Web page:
In a formal ceremony this afternoon, Maj. Gen. Lynn Collyar will assume command of Redstone Arsenal and the Army Aviation and Missile Command. He replaces Maj. Gen. James Rogers, who is retiring from the Army.

Collyar, a 1975 graduate of Huntsville High School, becomes a leader of national defense organizations that for decades have fueled the local economy and provided hundreds of thousands of jobs for area residents – including his parents.


Axelrod loses his mind when heckled

BuzzFeed caught video of the protesters drowning out Axelrod with bullhorns and chants of “WHERE ARE THE JOBS, WHERE ARE THE JOBS.”

At one point, Axelrod responded with dialogue reminiscent of an Aaron Sorkin film, “You can’t handle the truth my friends.”

If he was a Republican, the press would be talking about how angry this guy was. Instead these are out of control protestors..

Loud and rowdy supporters of Mitt Romney in Boston drowned out an attempt by President Obama campaign’s top strategist to attack the former Republican governor on his home turf.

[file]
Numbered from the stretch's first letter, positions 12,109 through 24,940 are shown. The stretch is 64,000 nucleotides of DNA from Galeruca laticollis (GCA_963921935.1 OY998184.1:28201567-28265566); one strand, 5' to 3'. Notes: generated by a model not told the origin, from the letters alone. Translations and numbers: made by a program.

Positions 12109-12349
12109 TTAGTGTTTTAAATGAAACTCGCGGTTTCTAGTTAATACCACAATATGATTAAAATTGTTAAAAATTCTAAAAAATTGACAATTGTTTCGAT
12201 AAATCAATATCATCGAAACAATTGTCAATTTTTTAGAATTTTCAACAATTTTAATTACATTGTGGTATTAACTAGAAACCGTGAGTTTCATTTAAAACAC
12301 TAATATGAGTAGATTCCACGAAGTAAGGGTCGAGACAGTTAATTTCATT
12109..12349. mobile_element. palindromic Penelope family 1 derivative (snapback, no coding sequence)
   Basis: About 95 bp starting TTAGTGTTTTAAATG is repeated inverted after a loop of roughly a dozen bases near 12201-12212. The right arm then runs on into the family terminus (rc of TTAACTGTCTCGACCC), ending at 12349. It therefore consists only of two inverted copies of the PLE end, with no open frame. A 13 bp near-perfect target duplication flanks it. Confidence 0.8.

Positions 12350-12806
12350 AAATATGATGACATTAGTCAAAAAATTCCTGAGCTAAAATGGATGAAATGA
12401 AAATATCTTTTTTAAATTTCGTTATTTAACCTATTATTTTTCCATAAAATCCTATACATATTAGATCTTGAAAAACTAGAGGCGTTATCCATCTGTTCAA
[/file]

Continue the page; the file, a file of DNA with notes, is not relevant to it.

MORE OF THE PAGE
In a morning news conference on the steps of the Massachusetts Statehouse, David Axelrod, one of Mr. Obama’s senior strategists, tried mostly in vain on Thursday to level Mr. Obama’s latest broadside on Mr. Romney’s record as governor of the state.

Instead, he was booed, heckled and chanted down by supporters of Mr. Romney who refused to let up even for a moment as Mr. Axelrod and Democratic state lawmakers sought to make their case. The group included several staff members in his Boston headquarters, including an aide’s dog wearing a Romney T-shirt.

With cameras rolling, the Republican hecklers yelled “We Want Mitt!” and “Broken Record!” and held signs that said “Go Back to Chicago!” Mr. Axelrod appeared bemused but rattled by them, at one point saying: “You can shout down speakers my friends, but it’s hard to Etch A Sketch away the truth.”

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One Response

  1. If we’re paving todays roads with tomorrows dollars, how are we going to repave todays roads when they are crumbling in 5 years when we we spent tomorrows dollars today.